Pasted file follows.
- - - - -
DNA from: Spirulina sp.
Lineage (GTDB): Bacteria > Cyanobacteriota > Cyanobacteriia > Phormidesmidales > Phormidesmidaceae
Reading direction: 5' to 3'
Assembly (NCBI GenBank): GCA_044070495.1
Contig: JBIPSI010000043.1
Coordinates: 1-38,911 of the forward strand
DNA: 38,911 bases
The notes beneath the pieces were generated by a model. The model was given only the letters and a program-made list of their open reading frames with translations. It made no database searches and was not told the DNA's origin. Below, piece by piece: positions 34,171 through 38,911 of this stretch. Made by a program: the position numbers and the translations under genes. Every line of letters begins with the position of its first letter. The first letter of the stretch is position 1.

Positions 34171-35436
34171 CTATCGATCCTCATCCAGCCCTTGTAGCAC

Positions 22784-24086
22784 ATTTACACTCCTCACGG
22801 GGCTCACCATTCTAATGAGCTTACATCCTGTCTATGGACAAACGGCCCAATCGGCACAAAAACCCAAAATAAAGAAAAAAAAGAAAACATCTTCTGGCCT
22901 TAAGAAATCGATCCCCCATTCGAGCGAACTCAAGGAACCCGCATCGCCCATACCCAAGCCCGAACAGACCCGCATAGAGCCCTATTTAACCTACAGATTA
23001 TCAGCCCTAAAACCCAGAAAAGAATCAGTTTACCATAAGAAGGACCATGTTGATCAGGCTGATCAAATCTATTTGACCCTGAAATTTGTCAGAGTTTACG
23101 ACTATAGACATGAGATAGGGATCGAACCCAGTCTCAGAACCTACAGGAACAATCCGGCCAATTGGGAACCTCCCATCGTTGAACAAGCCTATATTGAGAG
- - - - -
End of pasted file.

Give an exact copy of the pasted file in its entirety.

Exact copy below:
DNA from: Spirulina sp.
Lineage (GTDB): Bacteria > Cyanobacteriota > Cyanobacteriia > Phormidesmidales > Phormidesmidaceae
Reading direction: 5' to 3'
Assembly (NCBI GenBank): GCA_044070495.1
Contig: JBIPSI010000043.1
Coordinates: 1-38,911 of the forward strand
DNA: 38,911 bases
The notes beneath the pieces were generated by a model. The model was given only the letters and a program-made list of their open reading frames with translations. It made no database searches and was not told the DNA's origin. Below, piece by piece: positions 34,171 through 38,911 of this stretch. Made by a program: the position numbers and the translations under genes. Every line of letters begins with the position of its first letter. The first letter of the stretch is position 1.

Positions 34171-35436
34171 CTATCGATCCTCATCCAGCCCTTGTAGCAC

Positions 22784-24086
22784 ATTTACACTCCTCACGG
22801 GGCTCACCATTCTAATGAGCTTACATCCTGTCTATGGACAAACGGCCCAATCGGCACAAAAACCCAAAATAAAGAAAAAAAAGAAAACATCTTCTGGCCT
22901 TAAGAAATCGATCCCCCATTCGAGCGAACTCAAGGAACCCGCATCGCCCATACCCAAGCCCGAACAGACCCGCATAGAGCCCTATTTAACCTACAGATTA
23001 TCAGCCCTAAAACCCAGAAAAGAATCAGTTTACCATAAGAAGGACCATGTTGATCAGGCTGATCAAATCTATTTGACCCTGAAATTTGTCAGAGTTTACG
23101 ACTATAGACATGAGATAGGGATCGAACCCAGTCTCAGAACCTACAGGAACAATCCGGCCAATTGGGAACCTCCCATCGTTGAACAAGCCTATATTGAGAG